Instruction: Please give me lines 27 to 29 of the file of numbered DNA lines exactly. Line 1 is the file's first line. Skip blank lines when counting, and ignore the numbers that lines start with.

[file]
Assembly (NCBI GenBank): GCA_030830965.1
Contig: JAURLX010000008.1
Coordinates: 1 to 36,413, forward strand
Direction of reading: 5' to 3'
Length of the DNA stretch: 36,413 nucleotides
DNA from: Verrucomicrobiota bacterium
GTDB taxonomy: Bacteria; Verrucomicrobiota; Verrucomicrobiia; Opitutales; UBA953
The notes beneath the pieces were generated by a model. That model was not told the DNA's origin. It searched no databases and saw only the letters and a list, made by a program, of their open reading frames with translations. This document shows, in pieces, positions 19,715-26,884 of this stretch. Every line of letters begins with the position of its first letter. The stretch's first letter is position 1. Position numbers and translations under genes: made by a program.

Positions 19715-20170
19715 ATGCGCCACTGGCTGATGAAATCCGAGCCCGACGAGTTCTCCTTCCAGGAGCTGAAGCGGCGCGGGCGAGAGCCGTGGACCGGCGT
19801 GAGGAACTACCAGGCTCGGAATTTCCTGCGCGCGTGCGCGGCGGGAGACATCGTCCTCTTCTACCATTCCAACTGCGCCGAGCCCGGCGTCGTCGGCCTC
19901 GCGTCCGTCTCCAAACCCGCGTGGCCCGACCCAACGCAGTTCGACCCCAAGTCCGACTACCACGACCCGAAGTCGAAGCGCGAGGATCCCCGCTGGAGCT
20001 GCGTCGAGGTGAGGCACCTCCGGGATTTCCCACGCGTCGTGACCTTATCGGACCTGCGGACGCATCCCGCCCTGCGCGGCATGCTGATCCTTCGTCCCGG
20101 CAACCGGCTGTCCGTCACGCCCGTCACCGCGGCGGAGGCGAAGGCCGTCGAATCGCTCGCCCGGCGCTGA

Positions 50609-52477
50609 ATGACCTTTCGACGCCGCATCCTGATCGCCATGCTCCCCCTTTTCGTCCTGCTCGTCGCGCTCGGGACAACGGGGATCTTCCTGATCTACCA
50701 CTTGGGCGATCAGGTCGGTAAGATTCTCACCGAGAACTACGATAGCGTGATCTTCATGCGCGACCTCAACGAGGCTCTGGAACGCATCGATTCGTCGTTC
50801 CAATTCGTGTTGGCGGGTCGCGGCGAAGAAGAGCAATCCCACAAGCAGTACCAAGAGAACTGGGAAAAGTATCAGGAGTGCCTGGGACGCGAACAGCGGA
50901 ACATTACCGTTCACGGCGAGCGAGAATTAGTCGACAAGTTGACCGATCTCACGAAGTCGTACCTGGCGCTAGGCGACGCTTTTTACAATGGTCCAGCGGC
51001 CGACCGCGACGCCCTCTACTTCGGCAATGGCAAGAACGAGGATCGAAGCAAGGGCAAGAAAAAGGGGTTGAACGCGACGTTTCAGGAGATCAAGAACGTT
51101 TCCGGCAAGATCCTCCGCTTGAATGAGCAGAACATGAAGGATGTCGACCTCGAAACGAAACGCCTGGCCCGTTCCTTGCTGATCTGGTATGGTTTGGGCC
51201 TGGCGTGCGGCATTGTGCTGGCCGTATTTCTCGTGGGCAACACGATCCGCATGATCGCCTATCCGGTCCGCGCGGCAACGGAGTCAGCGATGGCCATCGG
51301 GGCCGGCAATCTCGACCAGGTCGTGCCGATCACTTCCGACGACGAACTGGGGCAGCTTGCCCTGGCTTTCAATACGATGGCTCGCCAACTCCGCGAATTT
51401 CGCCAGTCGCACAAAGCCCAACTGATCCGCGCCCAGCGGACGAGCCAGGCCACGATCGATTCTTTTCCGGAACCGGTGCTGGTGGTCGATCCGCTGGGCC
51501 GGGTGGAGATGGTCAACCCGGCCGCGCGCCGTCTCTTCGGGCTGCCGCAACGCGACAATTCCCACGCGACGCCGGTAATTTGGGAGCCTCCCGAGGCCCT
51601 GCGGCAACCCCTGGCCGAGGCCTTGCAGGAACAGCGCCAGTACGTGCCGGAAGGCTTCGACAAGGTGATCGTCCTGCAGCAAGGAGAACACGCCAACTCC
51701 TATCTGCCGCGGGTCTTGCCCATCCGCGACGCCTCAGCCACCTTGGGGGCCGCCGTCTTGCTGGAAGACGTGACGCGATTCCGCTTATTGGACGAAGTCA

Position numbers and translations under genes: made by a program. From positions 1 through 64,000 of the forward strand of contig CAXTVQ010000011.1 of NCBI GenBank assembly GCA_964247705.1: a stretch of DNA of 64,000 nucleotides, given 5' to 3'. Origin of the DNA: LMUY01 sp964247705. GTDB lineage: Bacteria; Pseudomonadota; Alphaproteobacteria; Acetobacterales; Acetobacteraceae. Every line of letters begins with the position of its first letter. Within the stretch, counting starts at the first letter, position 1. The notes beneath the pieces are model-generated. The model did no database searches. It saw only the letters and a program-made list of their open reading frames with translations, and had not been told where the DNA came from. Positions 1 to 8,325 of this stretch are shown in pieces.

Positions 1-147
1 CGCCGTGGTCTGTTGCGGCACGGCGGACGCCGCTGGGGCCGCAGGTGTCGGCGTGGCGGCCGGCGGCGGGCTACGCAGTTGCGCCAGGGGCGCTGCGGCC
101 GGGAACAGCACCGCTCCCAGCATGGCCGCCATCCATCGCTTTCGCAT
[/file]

51701 TATCTGCCGCGGGTCTTGCCCATCCGCGACGCCTCAGCCACCTTGGGGGCCGCCGTCTTGCTGGAAGACGTGACGCGATTCCGCTTATTGGACGAAGTCA

Position numbers and translations under genes: made by a program. From positions 1 through 64,000 of the forward strand of contig CAXTVQ010000011.1 of NCBI GenBank assembly GCA_964247705.1: a stretch of DNA of 64,000 nucleotides, given 5' to 3'. Origin of the DNA: LMUY01 sp964247705. GTDB lineage: Bacteria; Pseudomonadota; Alphaproteobacteria; Acetobacterales; Acetobacteraceae. Every line of letters begins with the position of its first letter. Within the stretch, counting starts at the first letter, position 1. The notes beneath the pieces are model-generated. The model did no database searches. It saw only the letters and a program-made list of their open reading frames with translations, and had not been told where the DNA came from. Positions 1 to 8,325 of this stretch are shown in pieces.

Positions 1-147